Fast Billie Cowher, Revisited – By John Smathers
Steelers Fever Exclusive Editorial
|OK, so I don’t swim so well. I went against the tide, no less, and I ended up sinking to the bottom.
But on the way down, I had time to think a little more the departure of Bill Cowher and who might replace him.
First, about the departing coach, I wish him well. I’m a father of three beautiful daughters myself, so his special nod to his wife and three girls at the end of his farewell statement really struck a cord with me.
I do believe money was an issue only in that Cowher might have felt wronged when the Rooneys apparently didn’t throw a significant amount of money at him after the Super Bowl. Cowher, after all, was named the biggest coaching bargain in the NFL by Forbes.com. The Rooneys should have paid him more, but Cowher has plenty of money and he’s a smart man. He shouldn’t be crying poor for a long, long time, even if he doesn’t return to football at some level.
So Bill Cowher can afford to allow it to be more about the family. Ah, to have that luxury. I envy him.
By the way, Forbes named Marv Lewis as the second best bargain among NFL coaches. I beg to differ with them. The Bengals should be asking for a refund. Any coach that puts up with that Ocho Cinco nonsense just doesn’t have control. Sooner or later that translates into failure on the field. But hey, at least this year nobody took a swing at a coach.
Then you have Dennis Green. Dennis, you were what we thought you were and the Cardinals let you off the hook. Or I should say, they gave you the hook. Arizona just wasn’t getting any return on its $2.5 million per year investment. He was Forbes’ biggest bust.
The article ends with a pearl of wisdom that the Steelers might heed, at least partially: Sometimes, it pays to just promote an assistant and give him a token raise.
I have no problem with the Steelers promoting Ken Whisenhunt or Russ Grimm. I think either one would make a great coach. But a token raise won’t cut it. If the Steelers want to keep either of those guys around for a tenure that would rival Cowher’s or even Chuck Noll’s, they must pony up.
Question is, will the Steelers hire either of them? The trend (if you can call two coaches in almost 40 years a trend) is for the Steelers to hire coaches in their 30s. Cowher was 34. Noll was barely 37. Even Noll’s predecessor, Bill Austin, was in his mid-30s when he signed on.
The Rooneys apparently prefer 30-somethings. That doesn’t bode well for geezers such as Whisenhunt (44) and Grimm (47). It doesn’t bode well for me either. See, up until now, my favorite sports teams have always hired coaches older than me. In fact, up until now, there’s always been at least one player older than me. Unless the Steelers sign Vinny Testaverde for 2007 (a sure sign of the apocalypse), then that will never be true again. Now they might sign a coach that’s younger than me, too. So for that reason alone, I’m pulling for Whisenhunt or Grimm.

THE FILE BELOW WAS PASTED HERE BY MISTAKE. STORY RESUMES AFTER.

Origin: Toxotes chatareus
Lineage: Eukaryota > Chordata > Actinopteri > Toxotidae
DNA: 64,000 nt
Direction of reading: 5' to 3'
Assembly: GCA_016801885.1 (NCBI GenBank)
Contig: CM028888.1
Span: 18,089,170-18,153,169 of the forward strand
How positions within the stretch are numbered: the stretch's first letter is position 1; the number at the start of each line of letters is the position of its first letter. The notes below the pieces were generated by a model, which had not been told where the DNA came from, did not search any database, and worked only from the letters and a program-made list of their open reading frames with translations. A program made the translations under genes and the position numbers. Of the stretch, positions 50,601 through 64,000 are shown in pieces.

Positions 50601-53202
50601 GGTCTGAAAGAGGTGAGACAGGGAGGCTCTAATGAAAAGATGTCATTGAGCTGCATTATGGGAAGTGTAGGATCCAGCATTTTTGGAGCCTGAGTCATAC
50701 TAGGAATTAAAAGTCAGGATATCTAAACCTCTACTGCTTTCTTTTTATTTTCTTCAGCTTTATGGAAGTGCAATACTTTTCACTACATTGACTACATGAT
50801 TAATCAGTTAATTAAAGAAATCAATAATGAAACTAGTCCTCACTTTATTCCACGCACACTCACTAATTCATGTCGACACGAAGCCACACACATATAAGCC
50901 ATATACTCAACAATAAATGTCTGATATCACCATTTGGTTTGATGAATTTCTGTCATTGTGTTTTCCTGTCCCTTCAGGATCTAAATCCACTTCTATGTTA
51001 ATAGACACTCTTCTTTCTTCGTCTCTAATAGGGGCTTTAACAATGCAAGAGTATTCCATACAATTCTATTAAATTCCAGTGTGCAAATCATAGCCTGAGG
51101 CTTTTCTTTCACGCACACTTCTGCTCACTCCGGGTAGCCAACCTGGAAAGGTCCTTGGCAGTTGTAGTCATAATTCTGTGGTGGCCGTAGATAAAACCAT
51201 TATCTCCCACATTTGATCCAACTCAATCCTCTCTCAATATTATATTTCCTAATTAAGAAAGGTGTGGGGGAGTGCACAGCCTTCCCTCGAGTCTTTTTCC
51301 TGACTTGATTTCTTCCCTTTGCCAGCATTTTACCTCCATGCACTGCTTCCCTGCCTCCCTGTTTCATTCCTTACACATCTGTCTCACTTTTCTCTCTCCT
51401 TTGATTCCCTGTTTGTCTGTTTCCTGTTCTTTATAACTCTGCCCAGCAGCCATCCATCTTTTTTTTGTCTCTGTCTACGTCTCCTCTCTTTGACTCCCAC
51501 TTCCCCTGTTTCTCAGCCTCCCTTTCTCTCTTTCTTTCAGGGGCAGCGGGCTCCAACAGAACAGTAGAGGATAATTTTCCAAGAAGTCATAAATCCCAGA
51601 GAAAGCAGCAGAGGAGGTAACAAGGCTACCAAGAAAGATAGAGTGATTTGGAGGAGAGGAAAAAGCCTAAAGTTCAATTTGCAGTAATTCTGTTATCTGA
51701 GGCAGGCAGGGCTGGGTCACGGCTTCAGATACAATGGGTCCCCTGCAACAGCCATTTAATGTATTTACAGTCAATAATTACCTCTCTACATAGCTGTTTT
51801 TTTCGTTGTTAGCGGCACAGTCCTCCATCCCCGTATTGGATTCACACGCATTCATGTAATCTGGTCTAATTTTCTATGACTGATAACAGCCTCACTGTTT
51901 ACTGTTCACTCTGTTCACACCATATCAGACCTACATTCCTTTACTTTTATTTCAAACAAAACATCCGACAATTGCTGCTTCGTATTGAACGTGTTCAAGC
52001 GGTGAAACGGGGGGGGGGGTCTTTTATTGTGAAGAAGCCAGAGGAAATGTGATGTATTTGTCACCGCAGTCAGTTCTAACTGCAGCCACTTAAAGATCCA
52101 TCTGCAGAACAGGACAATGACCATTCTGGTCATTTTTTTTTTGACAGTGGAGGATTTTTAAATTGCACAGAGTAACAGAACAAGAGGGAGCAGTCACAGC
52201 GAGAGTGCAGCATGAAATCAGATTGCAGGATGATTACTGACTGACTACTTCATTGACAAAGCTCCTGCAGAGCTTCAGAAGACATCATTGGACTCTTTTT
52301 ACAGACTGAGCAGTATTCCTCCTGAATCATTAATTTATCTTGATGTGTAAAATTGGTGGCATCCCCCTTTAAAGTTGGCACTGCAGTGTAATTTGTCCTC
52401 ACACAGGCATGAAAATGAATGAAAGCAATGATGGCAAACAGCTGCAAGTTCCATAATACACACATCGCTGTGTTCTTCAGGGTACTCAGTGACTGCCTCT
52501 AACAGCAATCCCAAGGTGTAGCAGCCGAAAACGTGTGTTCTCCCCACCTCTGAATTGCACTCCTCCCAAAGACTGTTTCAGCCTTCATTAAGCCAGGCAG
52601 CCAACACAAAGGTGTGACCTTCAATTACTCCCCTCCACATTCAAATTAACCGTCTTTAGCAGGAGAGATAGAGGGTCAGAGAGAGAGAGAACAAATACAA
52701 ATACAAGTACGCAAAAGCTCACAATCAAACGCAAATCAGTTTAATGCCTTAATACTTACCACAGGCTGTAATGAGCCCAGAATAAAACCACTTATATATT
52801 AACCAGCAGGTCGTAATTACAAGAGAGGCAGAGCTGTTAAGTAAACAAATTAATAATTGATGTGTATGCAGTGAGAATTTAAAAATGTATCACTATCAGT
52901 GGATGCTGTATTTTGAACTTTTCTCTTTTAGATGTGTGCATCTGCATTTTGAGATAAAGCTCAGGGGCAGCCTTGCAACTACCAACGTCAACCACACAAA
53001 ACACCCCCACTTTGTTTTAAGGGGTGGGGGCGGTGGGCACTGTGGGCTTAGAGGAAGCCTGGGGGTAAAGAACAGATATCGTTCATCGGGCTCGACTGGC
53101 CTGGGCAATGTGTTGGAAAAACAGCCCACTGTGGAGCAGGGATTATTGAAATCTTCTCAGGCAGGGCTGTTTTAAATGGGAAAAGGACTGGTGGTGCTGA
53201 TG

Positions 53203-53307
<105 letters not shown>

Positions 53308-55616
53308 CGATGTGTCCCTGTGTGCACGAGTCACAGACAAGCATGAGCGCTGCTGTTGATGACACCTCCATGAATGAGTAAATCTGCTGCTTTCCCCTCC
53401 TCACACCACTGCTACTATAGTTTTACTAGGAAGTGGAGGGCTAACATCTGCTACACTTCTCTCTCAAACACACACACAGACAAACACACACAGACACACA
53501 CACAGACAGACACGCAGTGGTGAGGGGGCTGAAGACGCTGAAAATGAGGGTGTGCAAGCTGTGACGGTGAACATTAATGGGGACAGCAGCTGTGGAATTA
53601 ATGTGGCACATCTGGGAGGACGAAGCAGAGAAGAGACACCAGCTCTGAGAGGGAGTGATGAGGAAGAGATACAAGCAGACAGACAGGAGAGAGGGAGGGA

One guy on the current supposed short list that has the age thing going for him is Mike Tomlin, the defensive coordinator of the Minnesota Vikings and just a kid at 34. He became the youngest defensive coordinator in the league when the Vikings hired him in 2006.
Tomlin will turn 35 on March 15. He came to the Vikings in 2006 after being a part of one of the top defenses in the league during the previous five seasons with the Tampa Bay Buccaneers as their defensive backs coach.
Tomlin, should he be The One, would become the Steelers’ first black head coach. This could be an interesting factor, as Dan Rooney is the head of the league’s Workplace Diversity Committee and the man behind the Rooney Rule, a league policy requiring each team to interview at least one minority candidate when seeking to fill a head coaching vacancy. It does not, however, require that the minority candidate be hired.
I could care less what color his skin is, as long as he understands that the fans’ thirst for another Super Bowl win is probably stronger now than it was when the team left Saint Vincent College. A season of gross underachievement and unfulfilled promise will do that. Cowher and the Steelers left themselves and the fans with an empty feeling, but I’m not saying that like it’s a bad thing.
Anyway, my personal favorite: Chuck Noll. Bring back The Emperor, who turned 75 years old on the same day Cowher resigned (Happy Birthday, Emperor!!). It’s time for him to be getting on with his life’s work, i.e. winning that sixth Lombardi Trophy. Hey, if JoePa can get it done at 80…